As such, it is in software companies’ best interests to ensure that developers have the support they need to lighten their load, freeing them up to focus on valuable tasks like coding, safe in the knowledge that their infrastructure is secure, and delivers for them. 

Lack of technical support  

Amazon Web Services [AWS] – Amazon.com’s cloud computing service – is the largest cloud service provider globally with more than one million active users across 190 countries. 

Although tens of thousands of firms are now reliant on AWS infrastructure, many often feel that they do not always get the support that they need from Amazon to address the various tech challenges they face. At best, this can be frustrating, but at worst, it could cause a catastrophic incident – such as a cybersecurity attack that leads to widespread customer data loss –incurring a heavy cost for businesses.  

Firms using AWS infrastructure have the right to expect direct access to the expertise they need to get the most out of their investment at all times. After all, Amazon is the biggest cloud provider on the market. However, the very size of Amazon’s share of the market makes it incredibly challenging for the company to support all of its customers in the way it would like to. This is precisely why it has invested in growing an extensive partner network to ensure that  the support companies receive is not only accessible, but it is tailored to their specific needs, so that they can better respond to the various challenges they face.  

Single-point sensitivity 

As companies recruit in-house AWS expertise, they can become overly reliant on the cloud knowledge of just one team member or a small few, depending on the size of the business.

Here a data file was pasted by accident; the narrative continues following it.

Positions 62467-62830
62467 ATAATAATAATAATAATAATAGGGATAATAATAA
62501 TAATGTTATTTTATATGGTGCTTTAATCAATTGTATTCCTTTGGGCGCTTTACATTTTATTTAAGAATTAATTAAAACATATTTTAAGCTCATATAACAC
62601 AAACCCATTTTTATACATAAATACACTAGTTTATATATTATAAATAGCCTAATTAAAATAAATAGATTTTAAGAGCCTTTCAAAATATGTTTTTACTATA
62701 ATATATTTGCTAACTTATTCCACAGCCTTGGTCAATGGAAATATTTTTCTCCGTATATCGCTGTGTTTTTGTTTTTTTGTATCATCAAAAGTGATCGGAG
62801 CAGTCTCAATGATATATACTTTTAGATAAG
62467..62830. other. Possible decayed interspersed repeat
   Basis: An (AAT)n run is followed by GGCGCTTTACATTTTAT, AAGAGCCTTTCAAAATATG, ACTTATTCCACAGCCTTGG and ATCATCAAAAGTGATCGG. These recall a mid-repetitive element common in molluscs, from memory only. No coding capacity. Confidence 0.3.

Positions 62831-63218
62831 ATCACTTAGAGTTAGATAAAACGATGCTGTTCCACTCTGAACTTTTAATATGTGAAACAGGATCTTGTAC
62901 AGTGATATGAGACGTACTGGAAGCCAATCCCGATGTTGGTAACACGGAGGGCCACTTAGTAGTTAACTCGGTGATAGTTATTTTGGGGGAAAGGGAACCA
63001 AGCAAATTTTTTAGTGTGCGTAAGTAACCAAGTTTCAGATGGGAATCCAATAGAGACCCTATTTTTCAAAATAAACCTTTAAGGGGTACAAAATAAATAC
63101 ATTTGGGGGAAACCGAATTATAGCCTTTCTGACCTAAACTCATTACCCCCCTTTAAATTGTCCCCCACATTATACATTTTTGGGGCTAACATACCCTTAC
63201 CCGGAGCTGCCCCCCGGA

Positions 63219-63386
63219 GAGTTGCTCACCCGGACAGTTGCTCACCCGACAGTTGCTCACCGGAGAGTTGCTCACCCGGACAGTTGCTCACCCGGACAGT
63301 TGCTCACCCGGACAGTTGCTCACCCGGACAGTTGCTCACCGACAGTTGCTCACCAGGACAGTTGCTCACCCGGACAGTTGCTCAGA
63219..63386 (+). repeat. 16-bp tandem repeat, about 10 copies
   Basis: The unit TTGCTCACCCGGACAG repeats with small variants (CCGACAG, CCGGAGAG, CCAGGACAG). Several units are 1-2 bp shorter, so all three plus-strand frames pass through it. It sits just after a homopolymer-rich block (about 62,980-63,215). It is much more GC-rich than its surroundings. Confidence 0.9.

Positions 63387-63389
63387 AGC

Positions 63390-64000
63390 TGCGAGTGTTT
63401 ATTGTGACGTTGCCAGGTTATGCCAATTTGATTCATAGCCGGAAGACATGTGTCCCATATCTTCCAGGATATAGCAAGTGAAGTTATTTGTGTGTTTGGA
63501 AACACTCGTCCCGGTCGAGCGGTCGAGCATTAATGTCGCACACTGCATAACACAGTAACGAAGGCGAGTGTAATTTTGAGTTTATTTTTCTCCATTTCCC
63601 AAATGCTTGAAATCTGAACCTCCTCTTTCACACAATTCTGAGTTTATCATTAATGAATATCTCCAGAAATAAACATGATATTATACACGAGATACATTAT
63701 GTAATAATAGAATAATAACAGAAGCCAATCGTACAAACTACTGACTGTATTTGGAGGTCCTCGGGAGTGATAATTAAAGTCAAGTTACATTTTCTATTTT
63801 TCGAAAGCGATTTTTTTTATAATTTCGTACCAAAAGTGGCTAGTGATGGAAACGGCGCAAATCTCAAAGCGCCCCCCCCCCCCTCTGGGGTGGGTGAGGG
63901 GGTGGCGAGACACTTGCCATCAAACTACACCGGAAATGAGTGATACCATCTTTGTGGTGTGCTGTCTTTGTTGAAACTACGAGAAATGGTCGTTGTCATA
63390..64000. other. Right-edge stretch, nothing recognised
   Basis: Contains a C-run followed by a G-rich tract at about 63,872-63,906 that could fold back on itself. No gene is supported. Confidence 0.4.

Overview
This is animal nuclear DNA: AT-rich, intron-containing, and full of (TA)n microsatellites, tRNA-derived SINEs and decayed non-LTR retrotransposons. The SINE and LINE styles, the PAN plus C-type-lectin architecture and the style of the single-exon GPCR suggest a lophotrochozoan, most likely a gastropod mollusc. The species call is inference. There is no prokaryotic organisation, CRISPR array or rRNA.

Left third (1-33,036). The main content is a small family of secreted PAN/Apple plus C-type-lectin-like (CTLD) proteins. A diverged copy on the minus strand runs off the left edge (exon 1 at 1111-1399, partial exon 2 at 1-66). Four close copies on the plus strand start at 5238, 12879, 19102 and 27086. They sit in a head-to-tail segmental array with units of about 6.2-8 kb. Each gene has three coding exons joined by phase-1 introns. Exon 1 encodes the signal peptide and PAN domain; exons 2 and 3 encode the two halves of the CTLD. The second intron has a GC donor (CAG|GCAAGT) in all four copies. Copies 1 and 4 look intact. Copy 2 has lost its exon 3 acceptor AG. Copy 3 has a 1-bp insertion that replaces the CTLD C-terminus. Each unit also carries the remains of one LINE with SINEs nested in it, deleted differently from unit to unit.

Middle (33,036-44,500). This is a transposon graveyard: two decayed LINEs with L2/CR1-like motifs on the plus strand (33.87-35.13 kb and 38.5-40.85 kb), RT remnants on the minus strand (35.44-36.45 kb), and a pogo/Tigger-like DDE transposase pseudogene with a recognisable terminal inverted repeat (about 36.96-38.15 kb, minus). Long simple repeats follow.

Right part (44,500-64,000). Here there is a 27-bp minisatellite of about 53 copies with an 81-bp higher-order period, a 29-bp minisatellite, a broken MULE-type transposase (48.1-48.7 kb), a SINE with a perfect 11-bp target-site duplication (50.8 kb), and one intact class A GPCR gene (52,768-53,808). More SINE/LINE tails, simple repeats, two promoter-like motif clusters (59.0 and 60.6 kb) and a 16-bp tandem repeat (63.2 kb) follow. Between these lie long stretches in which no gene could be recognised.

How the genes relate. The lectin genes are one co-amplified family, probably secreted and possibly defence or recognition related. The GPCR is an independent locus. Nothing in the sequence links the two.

This reliance can cause problems when team members make a reasonable request for holiday or to take a day off in sickness. Worse still is when these employees decide to move on. This can leave a significant gap in the company’s knowledge of cloud practices and processes. Given this, it is hardly surprising that so many firms invest in outside expertise to ensure that the knowledge that they need is always at hand, even if it isn’t within their in-house team.  

Challenges must be overcome to unlock cloud’s potential 

With the cloud giving software companies the edge that they need to pull away from their competitors amid current financial hardship, clearly the technology is here to stay. If they are to truly get the most from their investment in it, however, firms must overcome the various challenges that they face in implementation. In order do so, they should consider what they might stand to gain from working with managed cloud service providers who can guide them through the optimisation process and enable them to truly discover the potential of cloud computing.